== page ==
“The common-interest doctrine prevents clients from waiving the attorney-client privilege when attorney-client communications are shared with a third person who has a common legal interest with respect to these communications, for instance, a codefendant,” Almond wrote. “The purpose is to permit ‘allied lawyers and clients — who are working together in prosecuting or defending a lawsuit or in certain other legal transactions — [to] exchange information among themselves without loss of the privilege.’”
The defendant contended that “parties to an acquisition do not share the requisite common legal interest to avoid waiver of shared privileged communications.”
The defendant also argued that since the plaintiff and the special master had inherently divergent goals, they could not have shared a common legal interest.
“Neither side cites any case law dealing with this issue in an analogous factual situation,” Almond said, noting that the plaintiff relied on case law generally holding that the common interest doctrine is not limited to the litigation context and can also apply in transactional contexts.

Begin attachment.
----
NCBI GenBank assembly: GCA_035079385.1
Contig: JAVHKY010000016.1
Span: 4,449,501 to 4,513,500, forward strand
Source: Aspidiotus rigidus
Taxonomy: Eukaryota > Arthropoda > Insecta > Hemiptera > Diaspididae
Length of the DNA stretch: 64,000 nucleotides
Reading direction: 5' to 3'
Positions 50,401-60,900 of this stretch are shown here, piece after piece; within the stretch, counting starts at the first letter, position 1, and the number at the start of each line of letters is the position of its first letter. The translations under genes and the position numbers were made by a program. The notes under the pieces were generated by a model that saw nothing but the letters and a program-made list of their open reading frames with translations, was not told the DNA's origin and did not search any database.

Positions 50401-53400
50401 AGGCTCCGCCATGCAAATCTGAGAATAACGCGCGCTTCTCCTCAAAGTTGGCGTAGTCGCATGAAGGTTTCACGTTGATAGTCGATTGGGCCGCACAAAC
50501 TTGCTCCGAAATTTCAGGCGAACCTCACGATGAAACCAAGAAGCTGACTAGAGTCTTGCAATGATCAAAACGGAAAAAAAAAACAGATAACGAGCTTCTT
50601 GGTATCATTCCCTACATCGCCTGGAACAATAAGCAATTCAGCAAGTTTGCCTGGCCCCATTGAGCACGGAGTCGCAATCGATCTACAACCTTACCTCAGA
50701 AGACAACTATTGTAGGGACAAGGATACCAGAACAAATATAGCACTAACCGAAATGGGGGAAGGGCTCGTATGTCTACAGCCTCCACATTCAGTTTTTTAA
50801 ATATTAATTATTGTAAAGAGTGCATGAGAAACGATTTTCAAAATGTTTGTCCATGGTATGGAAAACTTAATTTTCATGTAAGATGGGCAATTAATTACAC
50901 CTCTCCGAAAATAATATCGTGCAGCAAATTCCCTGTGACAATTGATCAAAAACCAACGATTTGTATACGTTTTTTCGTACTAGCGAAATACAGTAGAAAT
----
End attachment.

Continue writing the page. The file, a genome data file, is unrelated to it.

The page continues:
“Here, Steward has shown the presence of a shared common legal interest during the periods that the [asset purchase agreements] were in effect,” he said.
Almond pointed out that the special master and the plaintiff entered into an “Agreement for Advisory Services,” under which the plaintiff was engaged to provide the services of an experienced team of health care executives “along with such management and services described herein until the consummation of the transactions contemplated” in the asset purchase agreements.
The plaintiff also agreed to provide a consultant, as well as an additional number of employees as necessary to provide management and other services. In addition, the special master authorized the plaintiff, “on the Owners’ behalf, to exercise reasonable business judgment in the discharge of its duties hereunder, including oversight, supervision, and effective management of the day-to-day business operations of the Facilities through the Consultant.”
That agreement “reflects an interrelationship and commonality of interest well beyond just being parties to a pending acquisition,” Almond concluded.
Though the agreement contained a disclaimer of any fiduciary or confidential relationship between Steward and the special master, it was in a boilerplate section entitled “Independent Contractors” that was intended “to narrow the potential for liability arising out of the cooperative business relationship created by the Advisory Services Agreement,” the magistrate judge found.
“It does not deal with the issue of sharing privileged communications and cannot reasonably be construed as a clear and unequivocal waiver of the attorney-client privilege by Steward,” he wrote.
COURT: U.S. District Court
ISSUE: Could a health care provider withhold requested documents concerning communications with a special master over an attempted purchase of a hospital?
DECISION: Yes, under the “common interest” doctrine